- Duration: Duration is generally the first element taught. The dog must learn to stay in the desired position for longer and longer periods of time. Putting a dog in a "stay" is mildly aversive (most dogs do not like to stay still), and it's important to provide reinforcers (rewards) at least initially, even though being released is already a reinforcer on its own. As you build duration, it's best to add an element of surprise. Ask your dog to "stay" for 3 seconds, then 8, then 5, then 2, etc.. This way, your dog will not be able to anticipate the added challenge to the exercise which could trigger the onset of displacement behaviors.
- Distance: Once a dog is able to hold a "stay" for at least 30 seconds, distance can be added. Initially, you would walk just a step or two away and gradually build distance to the length of the leash, the end of a long line, and finally off leash at greater distances. As with duration, mix in closer stays as to not make the exercises too challenging. It's also a good idea to incorporate different directions. While the dog is in a stay, take off walking in different directions—to the left, to the right, in front of the dog, behind the dog, or walking around the dog.
- Distractions: Distractions can be added, and these are often the most challenging for dogs who aren't used to controlling their impulses. In my video below, I was working with a dog fresh from the shelter who, over the course of 3 weeks with me, needed to learn important basics to pass her Canine Good Citizen test and continue her education as a potential service dog. The more you practice with distractions, the more rock solid your dog's "stay" will become.
Enhance the Training by Adding Distractions
Here are some ideas for practicing a "stay" command with added distractions:
- Bounce a ball around your dog
- Wriggle a flirt pole around
- Toss treats on the ground
- Ask your dog to "stay" while you walk around him
- Ask your dog to hold a "stay" when you snap on the leash for a walk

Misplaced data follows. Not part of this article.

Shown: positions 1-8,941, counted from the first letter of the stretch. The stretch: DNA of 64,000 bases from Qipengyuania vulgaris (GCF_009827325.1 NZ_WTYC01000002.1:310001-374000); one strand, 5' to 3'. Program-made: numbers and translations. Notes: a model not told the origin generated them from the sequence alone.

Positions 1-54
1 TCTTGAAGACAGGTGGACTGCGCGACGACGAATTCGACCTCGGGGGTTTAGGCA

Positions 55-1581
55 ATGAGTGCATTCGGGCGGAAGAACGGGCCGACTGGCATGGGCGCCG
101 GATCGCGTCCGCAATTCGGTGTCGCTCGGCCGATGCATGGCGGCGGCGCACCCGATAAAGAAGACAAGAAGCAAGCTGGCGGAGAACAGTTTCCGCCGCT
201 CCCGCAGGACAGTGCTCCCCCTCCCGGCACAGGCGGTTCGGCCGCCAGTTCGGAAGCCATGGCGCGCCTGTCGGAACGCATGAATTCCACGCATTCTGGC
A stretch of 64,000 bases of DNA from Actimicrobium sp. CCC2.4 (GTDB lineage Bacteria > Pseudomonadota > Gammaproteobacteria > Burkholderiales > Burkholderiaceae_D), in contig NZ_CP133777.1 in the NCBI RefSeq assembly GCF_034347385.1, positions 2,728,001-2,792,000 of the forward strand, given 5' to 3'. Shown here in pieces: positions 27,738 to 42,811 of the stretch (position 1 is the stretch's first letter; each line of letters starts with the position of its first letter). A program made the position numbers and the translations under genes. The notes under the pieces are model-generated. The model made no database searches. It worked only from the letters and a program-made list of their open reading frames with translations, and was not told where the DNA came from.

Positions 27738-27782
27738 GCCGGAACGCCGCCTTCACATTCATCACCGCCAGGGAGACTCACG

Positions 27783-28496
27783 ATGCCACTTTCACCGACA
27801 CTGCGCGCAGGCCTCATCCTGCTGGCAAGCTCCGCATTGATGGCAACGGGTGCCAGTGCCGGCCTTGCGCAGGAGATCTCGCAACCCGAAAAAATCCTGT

- Ask your dog to "stay" with the door open
Once you have added distance, duration, and distractions, you're not done yet. You can then start adding all of these together, but it's best to start each element one-by-one.
As part of my final exam for graduating from training school, my dog had to be able to hold a "stay" for an entire five minutes while I was away and completely out of sight (there were five other dogs around her). We passed with flying colors thanks to all of the exercises mentioned above.
Challenge Your Dog's "Stay"
Continue to Evolve Your Dog's Training Program
At some point, you want to start thinning the reinforcement schedule. Rather than feeding your dog treats after every success (continuous schedule), give treats only every now and then (variable schedule).
Now, this doesn't mean that you will no longer provide feedback/reinforcement for a job well done, but you will replace treats with pats, praise, or life rewards (letting your dog perform/access something he likes to do naturally). For example, if your dog loves to go out to the yard, put him in a "sit-stay" or "down-stay," open the door, and then release him to have fun in the yard.
When you are adding certain challenges, it's often necessary to temporarily revert to a continuous schedule until your dog obtains fluency in that specific setting. You can then go back to a variable schedule once he has a cue down.
As seen, there are several steps to training a rock solid "stay," but practice makes perfect. Some dogs may take a little longer (young dogs may struggle and some dogs need to learn better impulse control), but all dogs eventually get it once you rehearse the exercise many times. Remember to add the 3D's of dog training to your method and make it a fun and rewarding experience.
This article is accurate and true to the best of the author’s knowledge. It is not meant to substitute for diagnosis, prognosis, treatment, prescription, or formal and individualized advice from a veterinary medical professional. Animals exhibiting signs and symptoms of distress should be seen by a veterinarian immediately.
© 2018 Adrienne Farricelli
Adrienne Farricelli (author) on February 19, 2018:
I hear you Linda. It is difficult for many dog trainers to be thorough, especially in group classes when so much needs to be covered once a week for often less than an hour each class. Reminds me of doctor visits, where MDs briefly explain stuff during visits and then, patients have to look up stuff online to get the details.
Linda Crampton from British Columbia, Canada on February 18, 2018:
This is a great article, Adrienne. I learned some of what you've described when I took my dog to puppy training classes, but the classes covered nowhere near as much detail as you do. Thanks for sharing all the tips.